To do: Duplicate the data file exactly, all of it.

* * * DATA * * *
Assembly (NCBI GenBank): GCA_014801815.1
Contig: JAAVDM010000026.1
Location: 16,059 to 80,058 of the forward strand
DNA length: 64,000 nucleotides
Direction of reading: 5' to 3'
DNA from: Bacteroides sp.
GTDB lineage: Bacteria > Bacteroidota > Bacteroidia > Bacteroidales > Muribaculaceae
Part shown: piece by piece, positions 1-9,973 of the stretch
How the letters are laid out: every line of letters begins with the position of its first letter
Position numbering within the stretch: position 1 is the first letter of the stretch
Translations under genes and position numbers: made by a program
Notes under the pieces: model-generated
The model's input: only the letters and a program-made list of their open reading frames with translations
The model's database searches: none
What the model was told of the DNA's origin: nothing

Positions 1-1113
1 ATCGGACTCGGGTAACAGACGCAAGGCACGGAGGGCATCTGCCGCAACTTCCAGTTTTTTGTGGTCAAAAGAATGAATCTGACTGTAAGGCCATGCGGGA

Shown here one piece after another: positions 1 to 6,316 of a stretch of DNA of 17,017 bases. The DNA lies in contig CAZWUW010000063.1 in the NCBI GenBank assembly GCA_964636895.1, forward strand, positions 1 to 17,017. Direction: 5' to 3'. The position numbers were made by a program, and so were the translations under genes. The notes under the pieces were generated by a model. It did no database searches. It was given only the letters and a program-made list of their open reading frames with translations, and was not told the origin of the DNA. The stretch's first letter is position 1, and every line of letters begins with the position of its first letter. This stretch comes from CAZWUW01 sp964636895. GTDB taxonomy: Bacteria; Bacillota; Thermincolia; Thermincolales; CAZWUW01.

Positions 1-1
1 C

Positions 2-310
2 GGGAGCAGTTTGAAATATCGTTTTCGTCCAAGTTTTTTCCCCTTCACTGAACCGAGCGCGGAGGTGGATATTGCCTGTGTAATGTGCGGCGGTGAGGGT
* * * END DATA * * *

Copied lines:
Assembly (NCBI GenBank): GCA_014801815.1
Contig: JAAVDM010000026.1
Location: 16,059 to 80,058 of the forward strand
DNA length: 64,000 nucleotides
Direction of reading: 5' to 3'
DNA from: Bacteroides sp.
GTDB lineage: Bacteria > Bacteroidota > Bacteroidia > Bacteroidales > Muribaculaceae
Part shown: piece by piece, positions 1-9,973 of the stretch
How the letters are laid out: every line of letters begins with the position of its first letter
Position numbering within the stretch: position 1 is the first letter of the stretch
Translations under genes and position numbers: made by a program
Notes under the pieces: model-generated
The model's input: only the letters and a program-made list of their open reading frames with translations
The model's database searches: none
What the model was told of the DNA's origin: nothing

Positions 1-1113
1 ATCGGACTCGGGTAACAGACGCAAGGCACGGAGGGCATCTGCCGCAACTTCCAGTTTTTTGTGGTCAAAAGAATGAATCTGACTGTAAGGCCATGCGGGA

Shown here one piece after another: positions 1 to 6,316 of a stretch of DNA of 17,017 bases. The DNA lies in contig CAZWUW010000063.1 in the NCBI GenBank assembly GCA_964636895.1, forward strand, positions 1 to 17,017. Direction: 5' to 3'. The position numbers were made by a program, and so were the translations under genes. The notes under the pieces were generated by a model. It did no database searches. It was given only the letters and a program-made list of their open reading frames with translations, and was not told the origin of the DNA. The stretch's first letter is position 1, and every line of letters begins with the position of its first letter. This stretch comes from CAZWUW01 sp964636895. GTDB taxonomy: Bacteria; Bacillota; Thermincolia; Thermincolales; CAZWUW01.

Positions 1-1
1 C

Positions 2-310
2 GGGAGCAGTTTGAAATATCGTTTTCGTCCAAGTTTTTTCCCCTTCACTGAACCGAGCGCGGAGGTGGATATTGCCTGTGTAATGTGCGGCGGTGAGGGT